The Food & Drug Administration’s (FDA) approval of Sprout Pharmaceuticals Inc.’s drug, Addyi, known as the female Viagra, was met with controversy and skepticism.
The next phase of studies will be expensive and the alcohol interaction trials will be hard to enroll, said Marc Scheineson, partner in Alston & Bird’s Food Drug & Device/FDA Group and former FDA associate commissioner for legislative affairs.
“They stuck with it at great risk and great financial cost because it was potentially a very large market – that’s a very interesting lesson,” Scheineson said. “They jumped through lots and lots of hoops over the years. This was not a slam dunk.”
“The FDA is not immune to public pressure, certainly their advisory committees are not immune to public pressure,” said Scheineson, referring to Sprout’s public support from “Even The Score.”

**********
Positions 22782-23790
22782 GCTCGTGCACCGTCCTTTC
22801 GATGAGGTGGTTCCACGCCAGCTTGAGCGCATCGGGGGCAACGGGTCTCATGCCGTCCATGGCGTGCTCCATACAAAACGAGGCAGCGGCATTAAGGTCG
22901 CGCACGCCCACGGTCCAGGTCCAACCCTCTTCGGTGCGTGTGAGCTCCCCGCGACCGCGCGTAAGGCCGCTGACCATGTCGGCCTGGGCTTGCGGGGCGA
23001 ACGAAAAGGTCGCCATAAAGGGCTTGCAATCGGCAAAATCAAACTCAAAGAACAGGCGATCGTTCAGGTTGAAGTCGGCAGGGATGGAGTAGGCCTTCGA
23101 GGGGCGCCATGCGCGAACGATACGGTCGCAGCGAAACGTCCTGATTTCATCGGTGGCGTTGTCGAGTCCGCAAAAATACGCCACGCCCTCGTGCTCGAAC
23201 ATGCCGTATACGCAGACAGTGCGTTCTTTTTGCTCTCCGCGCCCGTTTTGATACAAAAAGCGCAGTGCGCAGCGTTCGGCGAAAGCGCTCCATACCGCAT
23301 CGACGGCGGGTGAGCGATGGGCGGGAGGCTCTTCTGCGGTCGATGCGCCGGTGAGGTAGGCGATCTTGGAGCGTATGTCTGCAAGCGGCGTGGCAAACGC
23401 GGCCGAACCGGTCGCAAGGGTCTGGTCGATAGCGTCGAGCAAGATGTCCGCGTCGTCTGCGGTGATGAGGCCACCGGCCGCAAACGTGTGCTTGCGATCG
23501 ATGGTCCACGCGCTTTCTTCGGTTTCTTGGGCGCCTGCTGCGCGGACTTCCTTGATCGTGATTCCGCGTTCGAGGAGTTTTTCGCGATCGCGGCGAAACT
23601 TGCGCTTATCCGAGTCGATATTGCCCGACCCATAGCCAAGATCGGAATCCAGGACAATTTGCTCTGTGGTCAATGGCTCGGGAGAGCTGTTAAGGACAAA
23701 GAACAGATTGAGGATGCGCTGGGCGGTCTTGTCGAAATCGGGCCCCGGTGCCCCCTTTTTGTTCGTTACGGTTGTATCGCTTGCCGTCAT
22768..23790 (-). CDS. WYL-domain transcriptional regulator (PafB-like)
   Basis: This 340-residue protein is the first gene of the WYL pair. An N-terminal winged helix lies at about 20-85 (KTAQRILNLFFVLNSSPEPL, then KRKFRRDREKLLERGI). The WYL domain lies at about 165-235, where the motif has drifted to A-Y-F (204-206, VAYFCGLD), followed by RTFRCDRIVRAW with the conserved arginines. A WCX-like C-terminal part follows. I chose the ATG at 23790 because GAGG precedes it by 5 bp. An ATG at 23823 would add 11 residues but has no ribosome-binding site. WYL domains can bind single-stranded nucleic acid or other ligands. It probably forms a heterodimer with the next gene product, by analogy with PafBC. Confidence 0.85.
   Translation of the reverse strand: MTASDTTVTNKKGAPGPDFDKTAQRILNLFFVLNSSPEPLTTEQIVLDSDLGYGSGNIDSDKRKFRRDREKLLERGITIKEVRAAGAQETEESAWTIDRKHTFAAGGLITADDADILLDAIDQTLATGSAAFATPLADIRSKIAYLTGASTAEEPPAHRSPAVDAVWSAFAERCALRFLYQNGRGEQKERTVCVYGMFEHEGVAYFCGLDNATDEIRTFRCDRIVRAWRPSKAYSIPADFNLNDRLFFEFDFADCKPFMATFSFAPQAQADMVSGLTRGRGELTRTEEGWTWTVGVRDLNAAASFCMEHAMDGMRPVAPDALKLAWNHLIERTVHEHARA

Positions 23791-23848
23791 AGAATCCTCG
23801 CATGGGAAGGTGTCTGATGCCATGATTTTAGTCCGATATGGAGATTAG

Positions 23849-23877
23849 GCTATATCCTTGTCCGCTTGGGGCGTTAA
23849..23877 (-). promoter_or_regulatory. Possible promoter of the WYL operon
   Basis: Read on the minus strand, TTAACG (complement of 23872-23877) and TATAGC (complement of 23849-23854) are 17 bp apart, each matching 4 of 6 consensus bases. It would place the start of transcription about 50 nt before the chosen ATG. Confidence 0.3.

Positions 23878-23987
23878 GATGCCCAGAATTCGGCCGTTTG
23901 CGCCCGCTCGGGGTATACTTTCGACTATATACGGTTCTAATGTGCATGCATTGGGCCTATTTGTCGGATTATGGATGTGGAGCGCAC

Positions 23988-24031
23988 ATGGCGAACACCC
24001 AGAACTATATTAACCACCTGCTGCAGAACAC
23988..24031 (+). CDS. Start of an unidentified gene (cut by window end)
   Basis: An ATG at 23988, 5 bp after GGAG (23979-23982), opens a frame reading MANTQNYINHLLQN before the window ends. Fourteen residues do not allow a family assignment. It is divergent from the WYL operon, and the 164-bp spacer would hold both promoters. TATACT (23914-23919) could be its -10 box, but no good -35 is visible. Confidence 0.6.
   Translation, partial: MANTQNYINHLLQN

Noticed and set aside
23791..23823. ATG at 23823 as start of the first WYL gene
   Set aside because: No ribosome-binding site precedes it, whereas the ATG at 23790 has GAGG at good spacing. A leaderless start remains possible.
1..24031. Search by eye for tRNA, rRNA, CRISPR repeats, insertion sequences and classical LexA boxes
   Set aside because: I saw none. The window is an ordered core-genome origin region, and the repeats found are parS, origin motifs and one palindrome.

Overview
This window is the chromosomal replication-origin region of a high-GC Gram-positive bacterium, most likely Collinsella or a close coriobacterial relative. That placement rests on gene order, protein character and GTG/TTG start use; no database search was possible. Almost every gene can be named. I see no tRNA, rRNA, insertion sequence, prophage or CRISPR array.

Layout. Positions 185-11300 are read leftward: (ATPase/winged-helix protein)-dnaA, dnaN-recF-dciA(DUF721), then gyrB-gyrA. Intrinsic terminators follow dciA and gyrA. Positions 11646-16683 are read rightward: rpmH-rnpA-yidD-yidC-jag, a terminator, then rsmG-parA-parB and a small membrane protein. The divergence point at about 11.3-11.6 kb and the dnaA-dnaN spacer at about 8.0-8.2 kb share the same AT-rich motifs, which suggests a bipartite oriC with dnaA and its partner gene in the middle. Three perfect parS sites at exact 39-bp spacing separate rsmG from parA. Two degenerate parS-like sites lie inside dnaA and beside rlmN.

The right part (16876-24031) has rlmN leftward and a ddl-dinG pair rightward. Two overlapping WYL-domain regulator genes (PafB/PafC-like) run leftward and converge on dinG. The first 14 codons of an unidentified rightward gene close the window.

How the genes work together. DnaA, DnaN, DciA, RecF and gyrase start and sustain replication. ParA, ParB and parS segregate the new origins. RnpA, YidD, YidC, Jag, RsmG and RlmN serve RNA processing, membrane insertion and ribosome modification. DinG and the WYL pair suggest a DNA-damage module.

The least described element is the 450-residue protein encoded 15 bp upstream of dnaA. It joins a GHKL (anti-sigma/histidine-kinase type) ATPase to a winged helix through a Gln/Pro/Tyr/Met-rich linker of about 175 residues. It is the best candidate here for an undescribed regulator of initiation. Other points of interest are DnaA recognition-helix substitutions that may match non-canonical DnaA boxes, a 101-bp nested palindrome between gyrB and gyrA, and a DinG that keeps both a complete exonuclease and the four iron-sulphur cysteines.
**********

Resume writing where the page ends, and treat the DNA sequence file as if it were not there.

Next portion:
Scheineson also highlighted the changing nature of the benefit-risk balance over time, saying that the risks were known and the benefits had to be lobbied for.
In addition, he pointed to the drug’s potential appeal as a treatment for sleeplessness – with boosted libido as a welcome side effect – but noted this would be unethical.
“Many companies have fallen into that trap,” said Scheineson.